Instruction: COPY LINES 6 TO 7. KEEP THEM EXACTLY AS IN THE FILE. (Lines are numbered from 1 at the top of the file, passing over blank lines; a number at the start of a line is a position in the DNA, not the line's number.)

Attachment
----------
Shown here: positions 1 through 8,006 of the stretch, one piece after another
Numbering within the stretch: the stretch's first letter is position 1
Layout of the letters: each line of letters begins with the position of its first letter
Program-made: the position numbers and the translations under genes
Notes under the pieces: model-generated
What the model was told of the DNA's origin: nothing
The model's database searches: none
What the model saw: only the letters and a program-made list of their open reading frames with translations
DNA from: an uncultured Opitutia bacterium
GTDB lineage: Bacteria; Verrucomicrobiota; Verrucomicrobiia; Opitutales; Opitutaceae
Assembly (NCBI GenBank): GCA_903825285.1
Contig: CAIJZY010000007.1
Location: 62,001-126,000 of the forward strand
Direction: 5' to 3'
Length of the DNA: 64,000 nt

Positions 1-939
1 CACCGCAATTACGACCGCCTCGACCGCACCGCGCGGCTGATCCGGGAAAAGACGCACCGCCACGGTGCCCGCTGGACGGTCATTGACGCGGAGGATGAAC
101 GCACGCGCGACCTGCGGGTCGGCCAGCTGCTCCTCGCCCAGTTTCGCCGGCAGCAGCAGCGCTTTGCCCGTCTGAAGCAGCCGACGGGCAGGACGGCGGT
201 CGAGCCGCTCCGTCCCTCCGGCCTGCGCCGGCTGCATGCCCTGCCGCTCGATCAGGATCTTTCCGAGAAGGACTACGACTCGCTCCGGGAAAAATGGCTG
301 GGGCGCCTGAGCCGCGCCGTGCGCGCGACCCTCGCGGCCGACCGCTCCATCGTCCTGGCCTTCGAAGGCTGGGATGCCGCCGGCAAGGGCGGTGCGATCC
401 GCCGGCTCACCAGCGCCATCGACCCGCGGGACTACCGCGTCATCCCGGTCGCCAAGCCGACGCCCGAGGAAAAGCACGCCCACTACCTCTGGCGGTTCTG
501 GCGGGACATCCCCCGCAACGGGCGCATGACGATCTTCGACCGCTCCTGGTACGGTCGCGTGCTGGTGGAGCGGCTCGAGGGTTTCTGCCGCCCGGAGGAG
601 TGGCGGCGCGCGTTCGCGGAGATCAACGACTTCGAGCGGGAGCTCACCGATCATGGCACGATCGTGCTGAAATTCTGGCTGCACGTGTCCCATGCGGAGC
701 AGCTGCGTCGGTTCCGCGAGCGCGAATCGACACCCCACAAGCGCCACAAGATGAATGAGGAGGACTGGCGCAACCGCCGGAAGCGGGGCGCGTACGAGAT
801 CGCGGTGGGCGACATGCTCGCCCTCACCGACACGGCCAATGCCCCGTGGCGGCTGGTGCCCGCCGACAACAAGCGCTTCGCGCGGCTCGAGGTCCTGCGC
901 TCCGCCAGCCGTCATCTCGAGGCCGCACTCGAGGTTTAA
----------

What the model was told of the DNA's origin: nothing
The model's database searches: none